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Games, Stories and the Creation of Meaning

by Anna Tito on 10/27/10 01:01:00 pm   Featured Blogs

The following blog post, unless otherwise noted, was written by a member of Gamasutra’s community.
The thoughts and opinions expressed are those of the writer and not Gamasutra or its parent company.

Stories define, challenge and change us. They define the boundaries of what we know and how we know it. They teach us about the experience of others and how our and their worlds intertwine.
They speak to us of the fantastic; they speak to us of the real. A good story speaks on many levels; it grows with us and redefines itself through our own experience. I am not simply talking here about the grandiose sagas of the ancient mythology or the quests and adventures presented in modern novels, I am more broadly talking about the stories people tell of themselves and their lives.
We each have a personal narrative, we all tell stories, it is how we make sense of our existence and ourselves. However we also must have other stories by which to compare and contract our own. It gives us a comparative framework a way in which we begin to see outside of ourselves and build an empathetic experience of others and the world.

Games have become a highly influential media. They present a unique opportunity to explore the notions of story and narrative and in their creation they also entrust us with a great responsibility.

As people consume less traditional media they turn to the new media for their stories. These stories then become the basis for their narrative reality. In western culture games have largely been seen as a recreational, childlike and somewhat juvenile realm of media.

This dismissal of games as a serious medium, has disguised its power as a creator of meaning, and has meant that their creators have been largely unaware of the social shaping power they wielded.

People will argue that games in an of themselves are not hugely influential in shaping the way people think, I would argue they do but not in the overt way many people think. Games play a pivotal part in the creation of a wider social narrative; they reinforce ideas and social norms.  

The debate between the ethics and aesthetics of narrative has been the cornerstone of narrative debate for centuries, from Plato who deigned that all narrative (in his case theatrical narrative, but also sophistry the art of public speaking and debate) must be aimed at uplifting the spirit and increasing the purity of man, through to those who felt the goal of literature is to entertain any ethical or moral considerations were secondary to this.

I myself come partway in between, I am strongly in favour of the idea that a story is meant to explore ideas, I grew up with a grandparent who stuck by the motto ‘if you don’t have something worthwhile to say, say nothing’ and that has held fast for me. However I also understand the power of entertainment in the raising of issues and discussion of ideas in a less personally confronting context.

For me while entertainment is an important framework and it is the sugar coating, if a story has no depth, doesn’t raise any questions it is simply a placebo. In modern times allot of the popular fiction is aimed at purely entertaining, occasionally with seeds of wisdom, but these are often accidentally included rather than consciously.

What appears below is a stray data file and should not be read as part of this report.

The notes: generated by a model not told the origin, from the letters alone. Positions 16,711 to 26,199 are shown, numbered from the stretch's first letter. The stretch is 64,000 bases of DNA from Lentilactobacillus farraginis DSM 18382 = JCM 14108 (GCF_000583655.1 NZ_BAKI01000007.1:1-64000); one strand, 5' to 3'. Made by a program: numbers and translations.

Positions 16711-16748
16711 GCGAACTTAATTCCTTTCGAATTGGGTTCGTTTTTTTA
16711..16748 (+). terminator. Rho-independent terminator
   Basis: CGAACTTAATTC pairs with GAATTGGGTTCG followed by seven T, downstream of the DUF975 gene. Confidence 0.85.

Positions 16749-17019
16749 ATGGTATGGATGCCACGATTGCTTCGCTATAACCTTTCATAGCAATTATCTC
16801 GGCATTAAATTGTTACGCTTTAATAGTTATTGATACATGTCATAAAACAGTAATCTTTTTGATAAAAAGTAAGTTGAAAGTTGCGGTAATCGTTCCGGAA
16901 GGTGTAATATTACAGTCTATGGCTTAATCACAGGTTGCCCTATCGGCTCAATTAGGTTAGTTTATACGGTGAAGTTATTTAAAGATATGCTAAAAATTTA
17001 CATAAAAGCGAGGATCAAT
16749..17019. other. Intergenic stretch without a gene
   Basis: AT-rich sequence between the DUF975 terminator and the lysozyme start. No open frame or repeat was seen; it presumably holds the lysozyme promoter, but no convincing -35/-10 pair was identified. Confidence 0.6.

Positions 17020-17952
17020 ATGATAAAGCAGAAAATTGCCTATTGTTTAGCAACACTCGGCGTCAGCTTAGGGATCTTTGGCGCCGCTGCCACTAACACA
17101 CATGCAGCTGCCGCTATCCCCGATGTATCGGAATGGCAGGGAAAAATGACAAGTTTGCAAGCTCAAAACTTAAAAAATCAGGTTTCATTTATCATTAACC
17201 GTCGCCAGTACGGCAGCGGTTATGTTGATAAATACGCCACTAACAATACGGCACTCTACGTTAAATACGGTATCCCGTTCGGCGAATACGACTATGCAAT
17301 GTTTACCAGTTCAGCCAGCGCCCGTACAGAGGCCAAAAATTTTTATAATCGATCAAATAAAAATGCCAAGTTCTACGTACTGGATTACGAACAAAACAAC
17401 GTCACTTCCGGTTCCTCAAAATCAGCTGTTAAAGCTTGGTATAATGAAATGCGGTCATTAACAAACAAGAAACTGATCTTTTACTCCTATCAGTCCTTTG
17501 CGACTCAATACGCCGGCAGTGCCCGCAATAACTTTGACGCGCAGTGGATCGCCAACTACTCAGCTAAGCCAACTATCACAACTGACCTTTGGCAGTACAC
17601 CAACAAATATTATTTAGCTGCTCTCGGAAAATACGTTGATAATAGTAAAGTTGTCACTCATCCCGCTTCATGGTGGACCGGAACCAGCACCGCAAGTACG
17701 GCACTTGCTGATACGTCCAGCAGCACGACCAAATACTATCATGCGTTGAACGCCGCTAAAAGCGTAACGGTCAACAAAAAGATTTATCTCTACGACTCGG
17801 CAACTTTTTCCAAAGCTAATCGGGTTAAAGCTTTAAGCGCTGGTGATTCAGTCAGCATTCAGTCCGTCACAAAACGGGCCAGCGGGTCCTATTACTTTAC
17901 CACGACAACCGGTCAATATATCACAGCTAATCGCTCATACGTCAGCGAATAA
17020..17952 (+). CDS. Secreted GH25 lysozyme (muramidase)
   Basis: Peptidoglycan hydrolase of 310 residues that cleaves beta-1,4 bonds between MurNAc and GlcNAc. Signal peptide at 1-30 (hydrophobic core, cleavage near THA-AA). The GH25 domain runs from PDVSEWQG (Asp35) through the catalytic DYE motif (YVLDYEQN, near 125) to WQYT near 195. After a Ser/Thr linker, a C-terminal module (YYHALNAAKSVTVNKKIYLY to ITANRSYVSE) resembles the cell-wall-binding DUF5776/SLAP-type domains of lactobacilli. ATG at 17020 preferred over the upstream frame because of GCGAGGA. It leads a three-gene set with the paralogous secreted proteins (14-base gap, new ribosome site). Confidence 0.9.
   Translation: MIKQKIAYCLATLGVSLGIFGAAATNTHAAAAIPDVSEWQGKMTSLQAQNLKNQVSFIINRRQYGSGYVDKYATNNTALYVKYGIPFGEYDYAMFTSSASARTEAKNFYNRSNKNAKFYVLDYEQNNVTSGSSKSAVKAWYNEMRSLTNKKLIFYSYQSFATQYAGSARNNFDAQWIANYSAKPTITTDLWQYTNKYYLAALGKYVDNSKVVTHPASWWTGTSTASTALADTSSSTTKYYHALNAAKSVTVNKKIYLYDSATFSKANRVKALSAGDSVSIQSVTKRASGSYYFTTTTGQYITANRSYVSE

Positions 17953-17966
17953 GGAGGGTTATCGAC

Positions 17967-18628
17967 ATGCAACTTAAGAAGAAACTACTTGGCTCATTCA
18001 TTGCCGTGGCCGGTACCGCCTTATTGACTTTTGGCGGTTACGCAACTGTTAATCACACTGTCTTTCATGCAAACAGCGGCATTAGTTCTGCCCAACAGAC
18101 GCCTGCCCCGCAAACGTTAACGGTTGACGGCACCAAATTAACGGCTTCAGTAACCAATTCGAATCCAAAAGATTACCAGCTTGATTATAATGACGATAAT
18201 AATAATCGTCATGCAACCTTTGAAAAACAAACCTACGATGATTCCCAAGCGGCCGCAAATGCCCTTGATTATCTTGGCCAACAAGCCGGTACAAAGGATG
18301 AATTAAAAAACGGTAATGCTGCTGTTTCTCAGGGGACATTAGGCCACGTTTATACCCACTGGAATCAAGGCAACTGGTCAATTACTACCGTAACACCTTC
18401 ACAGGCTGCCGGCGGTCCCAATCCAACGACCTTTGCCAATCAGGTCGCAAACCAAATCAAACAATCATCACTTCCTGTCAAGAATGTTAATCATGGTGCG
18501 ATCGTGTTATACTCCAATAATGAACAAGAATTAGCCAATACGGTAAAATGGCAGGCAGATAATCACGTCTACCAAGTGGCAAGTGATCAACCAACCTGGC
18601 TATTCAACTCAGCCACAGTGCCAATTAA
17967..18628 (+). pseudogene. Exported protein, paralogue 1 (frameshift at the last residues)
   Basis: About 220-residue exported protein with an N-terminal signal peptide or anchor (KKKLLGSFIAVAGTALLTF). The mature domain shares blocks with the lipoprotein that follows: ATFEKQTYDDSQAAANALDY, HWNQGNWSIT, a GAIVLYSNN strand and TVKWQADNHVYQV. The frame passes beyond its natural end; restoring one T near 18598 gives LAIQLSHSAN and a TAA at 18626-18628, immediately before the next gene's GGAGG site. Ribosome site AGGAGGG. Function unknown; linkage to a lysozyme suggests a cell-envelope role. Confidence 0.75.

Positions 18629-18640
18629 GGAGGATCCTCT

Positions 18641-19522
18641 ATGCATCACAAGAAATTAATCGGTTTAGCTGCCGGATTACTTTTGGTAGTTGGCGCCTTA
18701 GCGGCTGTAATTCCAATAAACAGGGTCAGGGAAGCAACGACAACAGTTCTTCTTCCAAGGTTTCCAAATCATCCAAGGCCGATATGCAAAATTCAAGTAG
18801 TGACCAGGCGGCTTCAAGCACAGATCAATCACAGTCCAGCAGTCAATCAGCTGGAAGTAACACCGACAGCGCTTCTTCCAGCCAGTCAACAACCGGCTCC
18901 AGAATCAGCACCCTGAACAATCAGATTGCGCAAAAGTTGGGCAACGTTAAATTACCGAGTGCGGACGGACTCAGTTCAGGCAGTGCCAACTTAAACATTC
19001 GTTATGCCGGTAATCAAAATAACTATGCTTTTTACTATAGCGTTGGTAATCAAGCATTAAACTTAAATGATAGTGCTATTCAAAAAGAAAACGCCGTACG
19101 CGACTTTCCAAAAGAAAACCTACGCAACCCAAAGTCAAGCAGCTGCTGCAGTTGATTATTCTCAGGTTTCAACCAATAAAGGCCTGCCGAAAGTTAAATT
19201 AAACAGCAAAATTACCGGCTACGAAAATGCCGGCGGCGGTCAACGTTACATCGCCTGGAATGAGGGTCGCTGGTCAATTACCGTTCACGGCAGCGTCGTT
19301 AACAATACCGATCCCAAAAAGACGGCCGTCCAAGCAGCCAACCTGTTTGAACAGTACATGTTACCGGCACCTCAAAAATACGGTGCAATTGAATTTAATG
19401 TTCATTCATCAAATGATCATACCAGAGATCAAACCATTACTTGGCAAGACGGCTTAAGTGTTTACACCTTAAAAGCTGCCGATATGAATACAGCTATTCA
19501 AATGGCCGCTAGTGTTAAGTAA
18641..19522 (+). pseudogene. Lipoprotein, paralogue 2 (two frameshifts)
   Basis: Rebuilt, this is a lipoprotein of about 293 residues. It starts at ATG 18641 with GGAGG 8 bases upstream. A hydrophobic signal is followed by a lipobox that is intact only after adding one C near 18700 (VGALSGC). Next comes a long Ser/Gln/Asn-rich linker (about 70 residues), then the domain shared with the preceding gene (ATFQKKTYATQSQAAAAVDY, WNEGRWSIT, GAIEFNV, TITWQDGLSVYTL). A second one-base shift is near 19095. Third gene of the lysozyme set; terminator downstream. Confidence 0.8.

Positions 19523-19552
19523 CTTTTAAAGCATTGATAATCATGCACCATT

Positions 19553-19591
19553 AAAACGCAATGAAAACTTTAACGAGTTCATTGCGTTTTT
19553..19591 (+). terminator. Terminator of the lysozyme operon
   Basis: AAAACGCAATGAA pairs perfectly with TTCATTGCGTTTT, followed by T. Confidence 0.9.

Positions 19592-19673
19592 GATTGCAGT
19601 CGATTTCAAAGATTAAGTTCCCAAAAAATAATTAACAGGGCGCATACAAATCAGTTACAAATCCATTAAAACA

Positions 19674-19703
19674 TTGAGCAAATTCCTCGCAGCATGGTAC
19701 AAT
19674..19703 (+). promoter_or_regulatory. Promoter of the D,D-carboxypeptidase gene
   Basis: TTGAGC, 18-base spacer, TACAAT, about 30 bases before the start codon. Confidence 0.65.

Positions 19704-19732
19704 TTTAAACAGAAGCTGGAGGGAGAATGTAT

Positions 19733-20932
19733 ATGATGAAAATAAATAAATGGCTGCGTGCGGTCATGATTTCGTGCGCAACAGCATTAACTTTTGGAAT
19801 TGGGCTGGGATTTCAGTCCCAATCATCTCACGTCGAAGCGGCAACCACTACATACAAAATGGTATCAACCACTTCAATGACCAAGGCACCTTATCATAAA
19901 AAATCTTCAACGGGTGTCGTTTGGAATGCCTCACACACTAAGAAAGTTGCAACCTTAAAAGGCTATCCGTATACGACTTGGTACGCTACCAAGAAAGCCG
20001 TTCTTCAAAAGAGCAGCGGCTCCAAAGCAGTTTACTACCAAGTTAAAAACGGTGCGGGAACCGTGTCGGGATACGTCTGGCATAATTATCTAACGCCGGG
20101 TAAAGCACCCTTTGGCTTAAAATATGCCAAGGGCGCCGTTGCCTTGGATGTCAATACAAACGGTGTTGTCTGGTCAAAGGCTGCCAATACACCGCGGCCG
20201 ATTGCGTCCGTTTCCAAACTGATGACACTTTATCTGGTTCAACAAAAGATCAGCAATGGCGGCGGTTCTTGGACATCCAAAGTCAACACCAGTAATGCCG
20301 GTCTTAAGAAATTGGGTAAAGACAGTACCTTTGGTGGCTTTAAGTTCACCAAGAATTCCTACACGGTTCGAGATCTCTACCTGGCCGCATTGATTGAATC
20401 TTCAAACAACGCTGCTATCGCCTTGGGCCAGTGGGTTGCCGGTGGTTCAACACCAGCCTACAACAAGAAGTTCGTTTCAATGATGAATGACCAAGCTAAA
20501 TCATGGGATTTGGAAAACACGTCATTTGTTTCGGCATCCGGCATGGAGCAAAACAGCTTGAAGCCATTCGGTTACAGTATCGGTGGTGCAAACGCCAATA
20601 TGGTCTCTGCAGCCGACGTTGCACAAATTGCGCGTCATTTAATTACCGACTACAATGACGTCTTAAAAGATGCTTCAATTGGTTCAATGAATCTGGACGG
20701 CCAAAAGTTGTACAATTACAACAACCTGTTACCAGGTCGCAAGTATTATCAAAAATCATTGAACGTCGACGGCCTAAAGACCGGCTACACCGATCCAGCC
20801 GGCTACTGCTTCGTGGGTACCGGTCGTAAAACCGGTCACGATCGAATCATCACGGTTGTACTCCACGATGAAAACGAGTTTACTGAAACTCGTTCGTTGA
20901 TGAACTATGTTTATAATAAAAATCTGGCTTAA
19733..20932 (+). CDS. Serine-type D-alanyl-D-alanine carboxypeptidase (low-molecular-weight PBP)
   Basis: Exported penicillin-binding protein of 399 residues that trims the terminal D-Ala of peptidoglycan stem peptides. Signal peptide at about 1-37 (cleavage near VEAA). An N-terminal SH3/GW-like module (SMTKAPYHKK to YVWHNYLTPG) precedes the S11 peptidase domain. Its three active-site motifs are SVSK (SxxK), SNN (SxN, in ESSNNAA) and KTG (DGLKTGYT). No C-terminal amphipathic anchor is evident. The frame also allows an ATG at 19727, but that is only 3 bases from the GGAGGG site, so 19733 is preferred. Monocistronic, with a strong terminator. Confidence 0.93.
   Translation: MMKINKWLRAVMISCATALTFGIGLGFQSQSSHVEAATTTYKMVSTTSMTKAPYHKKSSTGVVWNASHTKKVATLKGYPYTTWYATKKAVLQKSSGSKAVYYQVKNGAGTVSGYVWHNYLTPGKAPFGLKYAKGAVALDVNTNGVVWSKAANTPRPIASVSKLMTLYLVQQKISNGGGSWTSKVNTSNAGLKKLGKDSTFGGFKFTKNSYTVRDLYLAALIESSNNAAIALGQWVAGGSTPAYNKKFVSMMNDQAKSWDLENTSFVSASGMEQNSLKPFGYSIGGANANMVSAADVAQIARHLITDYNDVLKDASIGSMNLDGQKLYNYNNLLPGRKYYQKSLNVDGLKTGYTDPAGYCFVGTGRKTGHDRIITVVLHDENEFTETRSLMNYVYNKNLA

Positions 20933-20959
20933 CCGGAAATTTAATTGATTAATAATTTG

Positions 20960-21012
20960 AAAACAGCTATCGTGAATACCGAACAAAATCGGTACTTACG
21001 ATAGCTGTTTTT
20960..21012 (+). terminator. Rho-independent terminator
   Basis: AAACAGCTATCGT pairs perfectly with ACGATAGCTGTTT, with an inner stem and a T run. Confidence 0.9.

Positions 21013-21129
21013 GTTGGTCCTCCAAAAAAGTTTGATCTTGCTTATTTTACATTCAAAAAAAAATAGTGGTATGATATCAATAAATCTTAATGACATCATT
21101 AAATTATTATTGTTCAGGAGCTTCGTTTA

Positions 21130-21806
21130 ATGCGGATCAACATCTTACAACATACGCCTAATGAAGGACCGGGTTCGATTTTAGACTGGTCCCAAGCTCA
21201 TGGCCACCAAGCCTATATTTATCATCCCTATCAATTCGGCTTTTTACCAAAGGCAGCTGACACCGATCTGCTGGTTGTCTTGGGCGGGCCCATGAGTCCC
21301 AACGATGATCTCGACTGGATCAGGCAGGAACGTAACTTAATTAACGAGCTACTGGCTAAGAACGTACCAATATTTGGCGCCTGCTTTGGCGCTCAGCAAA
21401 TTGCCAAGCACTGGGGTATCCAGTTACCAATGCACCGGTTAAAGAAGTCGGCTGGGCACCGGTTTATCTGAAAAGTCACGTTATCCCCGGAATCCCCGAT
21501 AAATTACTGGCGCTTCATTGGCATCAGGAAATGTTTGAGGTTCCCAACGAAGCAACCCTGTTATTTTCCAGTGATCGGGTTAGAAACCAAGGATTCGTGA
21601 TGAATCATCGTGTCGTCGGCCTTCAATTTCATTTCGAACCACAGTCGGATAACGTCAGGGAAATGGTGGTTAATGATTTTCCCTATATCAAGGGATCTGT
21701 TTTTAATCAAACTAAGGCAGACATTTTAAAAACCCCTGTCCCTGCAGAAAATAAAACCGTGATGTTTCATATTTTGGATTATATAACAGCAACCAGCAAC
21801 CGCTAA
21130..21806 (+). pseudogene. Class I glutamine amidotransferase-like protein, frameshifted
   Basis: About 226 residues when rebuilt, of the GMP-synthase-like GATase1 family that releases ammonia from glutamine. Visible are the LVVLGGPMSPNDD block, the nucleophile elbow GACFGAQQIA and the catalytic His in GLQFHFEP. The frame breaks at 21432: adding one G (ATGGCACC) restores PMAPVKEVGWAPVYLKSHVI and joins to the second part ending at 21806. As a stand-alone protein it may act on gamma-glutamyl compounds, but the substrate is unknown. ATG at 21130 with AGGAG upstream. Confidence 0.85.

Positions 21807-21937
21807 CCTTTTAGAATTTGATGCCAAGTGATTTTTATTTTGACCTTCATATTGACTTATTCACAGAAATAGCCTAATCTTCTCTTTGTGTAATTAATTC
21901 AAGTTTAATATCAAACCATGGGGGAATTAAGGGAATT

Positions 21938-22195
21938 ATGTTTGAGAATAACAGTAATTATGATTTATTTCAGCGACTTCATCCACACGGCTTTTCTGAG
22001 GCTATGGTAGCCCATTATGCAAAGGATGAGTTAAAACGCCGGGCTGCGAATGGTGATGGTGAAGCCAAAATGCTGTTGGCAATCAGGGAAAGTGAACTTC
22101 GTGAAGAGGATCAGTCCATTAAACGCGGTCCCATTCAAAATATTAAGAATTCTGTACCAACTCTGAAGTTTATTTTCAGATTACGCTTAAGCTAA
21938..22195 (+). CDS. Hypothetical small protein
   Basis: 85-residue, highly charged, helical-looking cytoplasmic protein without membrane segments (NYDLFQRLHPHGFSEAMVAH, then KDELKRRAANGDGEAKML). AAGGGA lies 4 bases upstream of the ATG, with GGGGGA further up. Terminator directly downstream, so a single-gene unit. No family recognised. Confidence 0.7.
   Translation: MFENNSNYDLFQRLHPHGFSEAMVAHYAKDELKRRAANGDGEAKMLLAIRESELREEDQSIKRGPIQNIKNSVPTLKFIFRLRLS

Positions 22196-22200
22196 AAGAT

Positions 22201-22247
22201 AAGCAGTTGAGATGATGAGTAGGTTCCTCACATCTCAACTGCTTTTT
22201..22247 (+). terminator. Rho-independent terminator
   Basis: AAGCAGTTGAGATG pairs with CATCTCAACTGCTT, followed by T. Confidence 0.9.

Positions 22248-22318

Don’t get me wrong I love my fair share of bad and empty action movies or crime thrillers and as sometimes a narrative placebo is as necessary to life as they are in medicine. But I feel that there is a point where the excessive use of the narrative placebo looses its beneficial qualities.

I am not talking here about moralising or imposing some spiritual or ethical framework on a narrative piece, but I am talking about exploring ideas and concepts, asking questions, not necessarily finding answers.  Games are a narrative framework that I feel has not been treated seriously subsequently most of the games available are largely narrative placebos. 

You have genres, which are acknowledged as genres that are ‘allowed’ to have ethical and moral discussions; these are largely the RPG style games or the older point and click narratives. However even those often treat it in a very black an white way, as they use them to shape game play (and it is easier to code) so there must be universal ethical frameworks in which the notions of good an evil in the game are measured.

However even in these accepted mediums of exploration, while they often tell good stories, they don’t often look at their narrative subtext: what defines an action to be good or bad, what question or lack thereof do they pose when they make that judgement.

As the creators of games it is vital that we ask these questions, by asking them we not only develop fuller and more complex games but we can add another level of challenge for the player.

If the player can enter the game and are challenged though all aspects of engagement the likely hood that you have created a game that will stay with them and become part of their own personal narrative is dramatically increased. Not only that but you have also placed your creation within their personal narrative context and become part of their own narrative definition of reality.

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